Plea defective, done for media publicity: Delhi HC on Juhi Chawla’s petition against rollout of 5G technology

The virtual hearing was marred by uncouth conduct by an unidentified visitor who started singing songs from Juhi Chawla's movies, prompting the Bench to issue a contempt of court notice

Plea defective, done for media publicity: Delhi HC on Juhi Chawla’s petition against rollout of 5G technology
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NH Web Desk

The Delhi High Court on Wednesday remarked that the plea filed by Bollywood actor Juhi Chawla against the rollout of 5G technology in the country was ‘defective’ and ‘done for media publicity’.

The court pointed out the several lapses in Chawla's plaint in terms of the Code of Civil Procedure (CPC), Bar & Bench reported.

"I'm quite surprised. You are seeking permission for what? Defective plaint? This is for media publicity," Justice JR Midha remarked.

Solicitor General Tushar Mehta, appearing for the Central government, also argued that the suit was frivolous and barred under Section 9 of the Code.

"The suit really is frivolous. These are rare instances where power under Section 9 may be exercised. There is no cause of action," Mehta said.

Central Government standing counsel Amit Mahajan also opposed the suit on the ground that it was not maintainable.

Chawla along with Veeresh Malik and Teena Vachani (plaintiffs) filed the suit before the High Court, arguing that until and unless 5G technology is "certified safe", its roll out should not be permitted.

Advocate Deepak Khosla arguing on behalf of Chawla and other plaintiffs said that it was an established fact that there "could be danger of imminent nature" due to 5G.

"5G rollout has not happened but trial involving human population is going to happen (with the rollout). These are not pigs and rats.. these are trials on human population," he said.

Khosla stated that there were RTI responses from ICMR that no studies had been conducted with respect to the harmful effect of 5G technology.

Clarifying that he was "not attacking 5G technology", Khosla submitted, "I am saying there is smoke. It is for the defendant to show that it is nonsensical smoke. Probably agarbatti smoke. I'm a cellphone user. I'm being radiated at constantly.. all along I'm showing there is harm, harm, harm.."

Objections were raised by SG Mehta and Mahajan on the suit being barred in view of Sections 80 and 91 of the CPC.

"This case does not fall under any category of public nuisance or wrongful act that is prohibited by law. 5G is not prohibited by law. It is permitted subject to condition," SG Mehta said.


During the course of the hearing, the court questioned Khosla as to how a plaint was filed without verification when Juhi Chawla and other plaintiffs had themselves admitted they had no personal knowledge of the averments.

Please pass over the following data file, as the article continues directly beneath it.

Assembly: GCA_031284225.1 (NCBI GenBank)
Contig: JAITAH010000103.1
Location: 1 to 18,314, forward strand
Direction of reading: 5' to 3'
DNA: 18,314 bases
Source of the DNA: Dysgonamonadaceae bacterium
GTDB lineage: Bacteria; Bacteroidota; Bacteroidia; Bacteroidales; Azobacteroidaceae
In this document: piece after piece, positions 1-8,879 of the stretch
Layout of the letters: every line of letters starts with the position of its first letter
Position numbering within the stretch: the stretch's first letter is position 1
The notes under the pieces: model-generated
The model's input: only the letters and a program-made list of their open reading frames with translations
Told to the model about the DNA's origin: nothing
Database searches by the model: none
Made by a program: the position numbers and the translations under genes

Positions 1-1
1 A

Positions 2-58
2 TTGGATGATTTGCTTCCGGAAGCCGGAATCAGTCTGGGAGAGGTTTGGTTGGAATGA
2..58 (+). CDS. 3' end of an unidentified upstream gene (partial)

"I've not seen a suit where a person says I don't know, please conduct an inquiry," the court exclaimed.

The court also expressed its reservations on the plaint having as many as 33 defendants including private universities and World Health Organization.

"It is not the sweet will of the plaintiff to join as many parties and cause of action," the court said.

The court further questioned Khosla as to how a suit seeking declaratory relief under Section 34 of the Specific Relief Act would be maintainable without the plaintiffs first approaching the government.

"Where is the cause of action for coming to court? If they take decision against you, you can come.. nobody can straight away come to the court," it said.

Senior Advocate Kapil Sibal also appeared for certain private telecom companies and argued that 5G was the policy of the government and the same could only be challenged by way of a writ petition.

He added that when it is a policy of the government, it can't be a wrongful act.

"What is the public nuisance? It has to be established first. You can't make an averment and get relief," Sibal contended.

After hearing the parties on the issue of court fees and institution of suit, the court reserved order on these aspects.

Incidentally, the virtual hearing was marred by uncouth conduct by an unidentified visitor who started singing songs from Chawla's movies.

The interruptions began right from the beginning of the hearing when some visitor persistently kept asking "where is Juhi ma'am. I can't see Juhi ma'am." Later someone was heard singing songs from movies in which Chawla acted.

Justice JR Midha, who was hearing the case, initially asked the court staff to mute the concerned person.

"I hope these are not distractions from the defendants," submitted Deepak Khosla who was appearing for Chawla.

The singing, however, persisted prompting the court to ask the court master to lock the meeting.


The hearing then continued for sometime before it was once again interrupted by the same person singing songs.

The court then decided to go ahead and direct contempt of court action.

"Please identify and issue contempt notice. Contact Delhi Police IT Department. We will issue notice," said Justice Midha.

Interestingly, Chawla herself had tweeted about the hearing in the matter inviting people to join and also provided the web link to the virtual hearing.

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